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Supreme Court Ruling on GPS-Aided Monitoring Leaves Issues Unresolved

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January 25, 2012

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A U.S. Supreme Court opinion released this week (January 23, 2012) ruled that warrantless GPS-aided monitoring of a suspect violated the Constitution’s Fourth Amendment protection against “unreasonable searches and seizures."

But it will probably not be the court’s last word on the subject and may, in fact, provide Congress and state legislatures with enough incentive to address the subject more fully than they have to date.

The case reflects widespread public concern about personal rights to privacy in an era in which GNSS and other new technologies have made individuals’ real-time location and movements easily known.

The nine justices unanimously agreed with the decision of a lower court to throw out a conviction on charges of conspiracy to distribute illegal drugs and subsequent life sentence given to Antoine Jones, an owner and operator of a Washington, D.C. nightclub that authorities believed was the center of a major drug ring. But they split five to four over the legal principle on which their decision was based.

Although the D.C. government had obtained a judge’s permission to install an electronic tracking device on vehicle that Jones used, the warrant had expired by the time police installed the device. Not only that, the device was installed in Maryland, outside of the warrant's jurisdiction. Nonetheless, police tracked the vehicle over the next 28 days and used information gained from part of that surveillance to indict Jones.

In delivering the opinion of the court, Justice Antonin Scalia said that, without a valid warrant, the act of placing a GPS receiver and cellular modem on Jones’s car represented an act of trespass by police officers and, therefore, constituted an unconstitutional search, which was enough to have the case overturned.

Four other justices, led by Samuel Alito, argued that the case should have been decided on the basis of a 1967 court case, Katz v. United States, which established that a person has “a legitimate expectation of privacy” under given circumstances regardless of location or surveillance methods used by law enforcement agencies.

As a result, the second group of justices would have overturned Jones’s conviction because the suspect’s “reasonable expectations of privacy were violated by the long-term monitoring of the movements of the vehicle he drove.”

Justice Sonia Sotomayor represented a swing vote in the opinion, concurring with the narrow “trespass” argument of Scalia, but agreeing with many of the points made by Alito that the Katz “expectation of privacy” also applies.

Deciding the case on the basis of trespass probably will narrow its application in other cases involving GPS-aided surveillance and leaves unresolved some broader legal issues arising from the use of new technologies. As Alito observed in his analysis, “[T]he Court’s reliance on the law of trespass will present particularly vexing problems in cases involving surveillance that is carried out by making electronic, as opposed to physical, contact with the item to be tracked.”

In her comments, Sotomayor said, “With increasing regularity, the Government will be capable of duplicating the monitoring undertaken in this case by enlisting factory- or owner-installed vehicle tracking devices or GPS-enabled smartphones.”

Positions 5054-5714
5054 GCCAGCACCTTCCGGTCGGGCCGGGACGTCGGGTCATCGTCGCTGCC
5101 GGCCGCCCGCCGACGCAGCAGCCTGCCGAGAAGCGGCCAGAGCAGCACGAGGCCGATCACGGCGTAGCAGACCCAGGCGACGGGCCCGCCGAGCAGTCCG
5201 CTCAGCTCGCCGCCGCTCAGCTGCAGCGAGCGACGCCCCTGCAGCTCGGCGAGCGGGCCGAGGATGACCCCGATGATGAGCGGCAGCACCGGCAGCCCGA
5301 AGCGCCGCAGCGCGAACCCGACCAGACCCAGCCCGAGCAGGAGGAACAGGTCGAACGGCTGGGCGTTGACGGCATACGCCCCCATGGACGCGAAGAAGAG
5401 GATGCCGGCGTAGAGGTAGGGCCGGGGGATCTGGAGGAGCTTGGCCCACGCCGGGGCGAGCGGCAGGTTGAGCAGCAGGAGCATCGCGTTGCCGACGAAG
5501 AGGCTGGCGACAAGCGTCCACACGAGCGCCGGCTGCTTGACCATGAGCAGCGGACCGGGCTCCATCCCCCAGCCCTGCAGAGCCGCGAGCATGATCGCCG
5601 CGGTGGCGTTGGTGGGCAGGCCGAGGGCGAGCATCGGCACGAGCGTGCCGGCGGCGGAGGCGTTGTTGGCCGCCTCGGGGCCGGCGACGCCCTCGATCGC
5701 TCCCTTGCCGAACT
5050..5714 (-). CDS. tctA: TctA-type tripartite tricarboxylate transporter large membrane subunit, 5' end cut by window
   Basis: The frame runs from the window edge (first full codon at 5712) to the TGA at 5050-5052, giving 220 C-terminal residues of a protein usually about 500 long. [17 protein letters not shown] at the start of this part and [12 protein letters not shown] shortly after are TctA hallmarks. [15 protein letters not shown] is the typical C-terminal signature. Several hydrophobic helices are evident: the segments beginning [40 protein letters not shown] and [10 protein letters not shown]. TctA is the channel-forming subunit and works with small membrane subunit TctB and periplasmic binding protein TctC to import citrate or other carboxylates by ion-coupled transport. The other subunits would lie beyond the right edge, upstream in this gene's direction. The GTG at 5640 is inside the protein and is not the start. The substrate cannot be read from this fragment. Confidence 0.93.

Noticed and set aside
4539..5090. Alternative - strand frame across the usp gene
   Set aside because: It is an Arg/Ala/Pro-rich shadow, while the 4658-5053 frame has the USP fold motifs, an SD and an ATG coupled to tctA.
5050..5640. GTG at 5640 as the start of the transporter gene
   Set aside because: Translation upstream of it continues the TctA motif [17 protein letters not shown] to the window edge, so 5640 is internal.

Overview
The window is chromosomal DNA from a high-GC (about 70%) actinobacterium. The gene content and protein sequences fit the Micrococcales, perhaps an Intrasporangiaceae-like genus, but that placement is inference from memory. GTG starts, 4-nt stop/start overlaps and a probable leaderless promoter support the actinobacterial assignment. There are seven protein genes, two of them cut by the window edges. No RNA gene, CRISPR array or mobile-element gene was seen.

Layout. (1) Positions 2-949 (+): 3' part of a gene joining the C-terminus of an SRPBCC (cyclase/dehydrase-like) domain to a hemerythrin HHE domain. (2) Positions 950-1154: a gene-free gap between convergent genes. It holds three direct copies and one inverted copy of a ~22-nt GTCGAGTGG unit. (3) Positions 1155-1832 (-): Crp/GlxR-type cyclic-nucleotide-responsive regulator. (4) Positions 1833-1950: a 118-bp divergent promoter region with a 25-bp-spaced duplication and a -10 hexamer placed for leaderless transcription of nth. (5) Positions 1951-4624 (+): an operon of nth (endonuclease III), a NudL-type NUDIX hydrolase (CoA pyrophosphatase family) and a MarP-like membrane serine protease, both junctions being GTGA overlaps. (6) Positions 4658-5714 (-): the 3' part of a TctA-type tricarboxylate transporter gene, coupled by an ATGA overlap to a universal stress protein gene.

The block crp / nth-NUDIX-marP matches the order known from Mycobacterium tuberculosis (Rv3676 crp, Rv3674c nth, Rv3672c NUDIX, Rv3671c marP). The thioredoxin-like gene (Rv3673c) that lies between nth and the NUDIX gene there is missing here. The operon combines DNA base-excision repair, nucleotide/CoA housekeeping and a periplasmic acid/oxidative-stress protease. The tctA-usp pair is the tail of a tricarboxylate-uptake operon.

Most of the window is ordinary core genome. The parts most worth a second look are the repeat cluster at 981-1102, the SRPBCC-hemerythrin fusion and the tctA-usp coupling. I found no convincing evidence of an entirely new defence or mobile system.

Indeed, Scalia acknowledged in his opinion achieving the same result as traditional surveillance by visual observation “through electronic means, without an accompanying trespass, [may be] an unconstitutional invasion of privacy, but the present case does not require us to answer that question.”

Nonetheless, all the justices agreed that the Katz principle — reasonable expectations of privacy — would apply in the latter kinds of cases. In the Jones case, Alito argued, this would have primarily been measured by how long the surveillance took place — and that 28 days was well beyond what “our society” might reasonably expect.

However, as Alito himself pointed out, because of the changes in private behavior and social/cultural attitudes driven by new technologies, this principle is a moving target.

“[T]he Katz test rests on the assumption that this hypothetical reasonable person has a well-developed and stable set of privacy expectations. But technology can change those expectations,” Alito wrote. “Dramatic technological change may lead to periods in which popular expectations are in flux and may ultimately produce significant changes in popular attitudes.

“New technology may provide increased convenience or security at the expense of privacy and many people may find the tradeoff worthwhile. And even if the public does not welcome the diminution of privacy that new technology entails, they may eventually reconcile themselves to this development as inevitable.”

On the other hand, Alito added, “concern about new intrusions on privacy may spur the enactment of legislation to protect against these intrusions,” noting that this is what ultimately happened with respect to wiretapping.
To date, however, Congress and most states have not enacted statutes regulating the use of GPS tracking tech­nology for law enforcement purposes.

Among the states that have addressed the issue, California, Pennsylvania, Florida, Utah, Minnesota, Oklahoma, and South Carolina have laws that make it unlawful for authorities to use an electronic device — including GPS receivers — to track the movements of an individual without that person’s knowledge. Moreover, several state courts, including New York and California, have ruled that prolonged warrantless GPS surveillance violates their state constitutions.

Copyright © 2012 Gibbons Media & Research LLC, all rights reserved.

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